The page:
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emphasized textI have a file containing 14000 dates . I wrote a script to find the last 5 days ,


suppose this is the file , now I have date 02/04/2002:11:30:41 as an out put . I want to put the dates from 02/04/2002 till the end of the file in another file .

start-date = 02/04/2002 (this is my start date) 
while [start-date lt end-date] do (while start date is less than end date )
start-date++ ( add one day to start day so if its 2/4/2002 it will become 3/4/2002)
echo $start-date|tee -a file1  (put it in a file)
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Stackoverflow would probably be the more appropriate forum for this, but I could be wrong. – Rilindo Sep 23 '11 at 14:13
Is it sorted in ascending order? I see the 26/03/2002:11:30:41 at the middle. – quanta Sep 23 '11 at 14:17
yes the file is sorted ascending – matarsak Sep 23 '11 at 14:24
up vote 1 down vote accepted

There are some ways to do this: grep, sed, awk, ...

You can get the line number of matching pattern by one of the following:

  • grep -n pattern -m 1 input | cut -d: -f1
  • awk '/pattern/{ print NR }' input | head -1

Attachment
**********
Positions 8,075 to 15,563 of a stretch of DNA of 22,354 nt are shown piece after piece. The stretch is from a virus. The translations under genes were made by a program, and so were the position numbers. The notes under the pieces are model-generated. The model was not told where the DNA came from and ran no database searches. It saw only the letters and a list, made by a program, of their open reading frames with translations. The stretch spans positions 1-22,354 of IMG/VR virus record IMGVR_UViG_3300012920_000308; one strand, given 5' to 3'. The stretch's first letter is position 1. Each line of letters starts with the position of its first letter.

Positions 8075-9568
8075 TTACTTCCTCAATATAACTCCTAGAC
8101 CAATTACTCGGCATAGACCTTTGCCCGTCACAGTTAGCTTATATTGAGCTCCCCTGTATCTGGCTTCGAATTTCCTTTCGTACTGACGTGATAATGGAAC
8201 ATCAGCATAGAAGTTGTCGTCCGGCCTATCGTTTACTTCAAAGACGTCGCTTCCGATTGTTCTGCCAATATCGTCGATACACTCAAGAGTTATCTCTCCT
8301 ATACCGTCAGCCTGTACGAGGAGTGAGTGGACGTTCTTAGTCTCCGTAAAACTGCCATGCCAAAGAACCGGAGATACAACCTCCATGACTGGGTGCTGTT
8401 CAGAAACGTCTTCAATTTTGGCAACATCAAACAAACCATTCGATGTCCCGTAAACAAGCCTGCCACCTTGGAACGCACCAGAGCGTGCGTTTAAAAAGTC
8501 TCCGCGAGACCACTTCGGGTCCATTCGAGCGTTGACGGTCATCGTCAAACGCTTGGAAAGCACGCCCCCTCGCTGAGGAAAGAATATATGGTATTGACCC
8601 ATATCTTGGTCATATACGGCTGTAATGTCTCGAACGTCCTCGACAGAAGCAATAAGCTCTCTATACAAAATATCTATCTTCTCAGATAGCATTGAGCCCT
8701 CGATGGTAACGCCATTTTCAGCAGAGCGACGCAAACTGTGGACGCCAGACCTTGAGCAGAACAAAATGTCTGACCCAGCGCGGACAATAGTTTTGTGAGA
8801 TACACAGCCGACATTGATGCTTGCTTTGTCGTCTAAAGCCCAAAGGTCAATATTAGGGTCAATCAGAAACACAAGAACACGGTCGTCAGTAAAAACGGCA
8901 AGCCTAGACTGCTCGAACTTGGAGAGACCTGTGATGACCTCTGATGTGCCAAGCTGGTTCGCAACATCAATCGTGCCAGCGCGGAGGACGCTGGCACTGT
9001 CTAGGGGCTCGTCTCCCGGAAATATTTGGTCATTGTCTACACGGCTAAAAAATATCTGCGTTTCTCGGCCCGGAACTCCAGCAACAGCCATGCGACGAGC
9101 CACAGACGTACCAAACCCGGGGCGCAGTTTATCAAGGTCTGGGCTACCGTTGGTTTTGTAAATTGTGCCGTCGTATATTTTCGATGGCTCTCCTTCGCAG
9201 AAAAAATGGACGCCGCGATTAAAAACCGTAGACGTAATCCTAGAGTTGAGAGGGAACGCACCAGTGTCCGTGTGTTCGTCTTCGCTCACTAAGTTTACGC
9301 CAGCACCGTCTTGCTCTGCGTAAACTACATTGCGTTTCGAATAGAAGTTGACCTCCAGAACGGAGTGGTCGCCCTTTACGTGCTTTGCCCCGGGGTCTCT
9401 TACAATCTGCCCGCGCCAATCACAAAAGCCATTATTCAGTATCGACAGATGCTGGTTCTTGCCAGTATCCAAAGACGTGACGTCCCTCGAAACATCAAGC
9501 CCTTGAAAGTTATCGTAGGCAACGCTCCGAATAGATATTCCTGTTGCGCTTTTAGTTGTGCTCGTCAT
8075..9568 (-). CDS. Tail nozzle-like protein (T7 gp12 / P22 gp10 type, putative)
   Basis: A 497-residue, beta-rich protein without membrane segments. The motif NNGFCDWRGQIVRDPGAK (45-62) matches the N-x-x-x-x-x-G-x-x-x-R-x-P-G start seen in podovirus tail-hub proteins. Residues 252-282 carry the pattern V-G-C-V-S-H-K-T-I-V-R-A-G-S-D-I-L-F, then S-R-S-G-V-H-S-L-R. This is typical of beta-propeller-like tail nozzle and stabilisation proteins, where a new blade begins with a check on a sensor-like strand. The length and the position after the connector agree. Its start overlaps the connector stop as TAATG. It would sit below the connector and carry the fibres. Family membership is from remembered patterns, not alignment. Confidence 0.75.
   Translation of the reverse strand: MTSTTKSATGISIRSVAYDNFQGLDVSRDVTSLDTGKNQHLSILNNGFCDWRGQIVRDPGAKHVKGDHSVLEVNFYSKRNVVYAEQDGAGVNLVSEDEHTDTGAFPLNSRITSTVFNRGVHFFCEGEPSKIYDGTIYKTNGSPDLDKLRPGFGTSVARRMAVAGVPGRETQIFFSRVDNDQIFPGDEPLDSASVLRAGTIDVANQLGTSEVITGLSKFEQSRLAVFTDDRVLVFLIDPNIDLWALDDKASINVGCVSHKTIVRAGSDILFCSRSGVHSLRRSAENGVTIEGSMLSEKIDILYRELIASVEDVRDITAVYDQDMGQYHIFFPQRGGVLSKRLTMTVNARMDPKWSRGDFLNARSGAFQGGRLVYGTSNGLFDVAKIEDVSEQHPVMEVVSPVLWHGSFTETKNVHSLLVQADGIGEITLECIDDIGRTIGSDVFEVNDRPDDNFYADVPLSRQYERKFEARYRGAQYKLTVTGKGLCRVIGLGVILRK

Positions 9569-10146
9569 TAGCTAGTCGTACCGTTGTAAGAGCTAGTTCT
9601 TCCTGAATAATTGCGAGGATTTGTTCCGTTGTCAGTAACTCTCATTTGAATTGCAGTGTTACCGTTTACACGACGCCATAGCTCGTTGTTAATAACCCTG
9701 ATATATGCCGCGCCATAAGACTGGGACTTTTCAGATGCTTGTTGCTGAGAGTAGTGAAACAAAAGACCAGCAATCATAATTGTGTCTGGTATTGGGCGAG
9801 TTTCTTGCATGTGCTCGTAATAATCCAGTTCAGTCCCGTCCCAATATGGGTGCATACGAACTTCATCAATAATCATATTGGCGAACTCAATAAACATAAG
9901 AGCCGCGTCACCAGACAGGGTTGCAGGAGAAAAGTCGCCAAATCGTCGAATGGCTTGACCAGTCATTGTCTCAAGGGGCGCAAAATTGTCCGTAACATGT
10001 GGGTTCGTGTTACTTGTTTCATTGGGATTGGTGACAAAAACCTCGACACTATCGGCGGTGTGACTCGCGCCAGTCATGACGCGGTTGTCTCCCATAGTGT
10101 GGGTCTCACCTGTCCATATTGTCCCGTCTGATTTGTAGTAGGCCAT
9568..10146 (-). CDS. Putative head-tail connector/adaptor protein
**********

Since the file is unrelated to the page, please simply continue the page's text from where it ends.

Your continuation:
and print from that line to the end of the file:

  • $ sed -n "$(awk '/02\/04\/2002:11:30:41/ { print NR }' input | head -1),$ p" input


  • $ awk 'NR >= line_number' line_number=$(grep -n 02/04/2002:11:30:41 -m 1 input | cut -d: -f1) input

You also can use grep -A (--after-context) or tail, ...

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I did not get what you wrote , my matching pattern is a date which is in $SDATE and my input file which should be checked is a logfile; I check this code but it was not right, it suppose to print the last 5 days and the start date is located in $SDATE – matarsak Sep 23 '11 at 17:29
i check it , it was wrong ! :( grep -n $SDATE aa.log | cut -d: -f1 sed '/$SDATE/=' aa.log awk '/$SDATE/{ print NR }' aa.log $ sed -n "$(awk '/02\/04\/2002:11:30:41/ { print NR }' aa.log),$ p" aa.log $ awk 'NR >= line_number' line_number=$(grep -n 02/04/2002:11:30:41 -m 1 aa.log | cut -d: -f1) aa.log – matarsak Sep 23 '11 at 17:36
You don't understand what you're doing. Use one of the aboves, not all. – quanta Sep 24 '11 at 0:38
I wrote sed -n "$(awk '/01\/04\/2002:11:30:41/ { print NR }' thttpd.log),$ p" thttpd.log as you said but again it has problem ! sed: -e expression #1, char 1: unknown command: `,' – matarsak Sep 24 '11 at 15:55
The reason is you have multiples line including 01/04/2002:11:30:41, so the best way is use grep -n 02/04/2002:11:30:41 -m 1 to print only the first maching. – quanta Sep 24 '11 at 16:16

If you can do with an external helper tool, try dateutils. It comes with a dgrep command which does what you want:

dgrep '>=2002-04-02' -i '%d/%m/%Y' < yourfile
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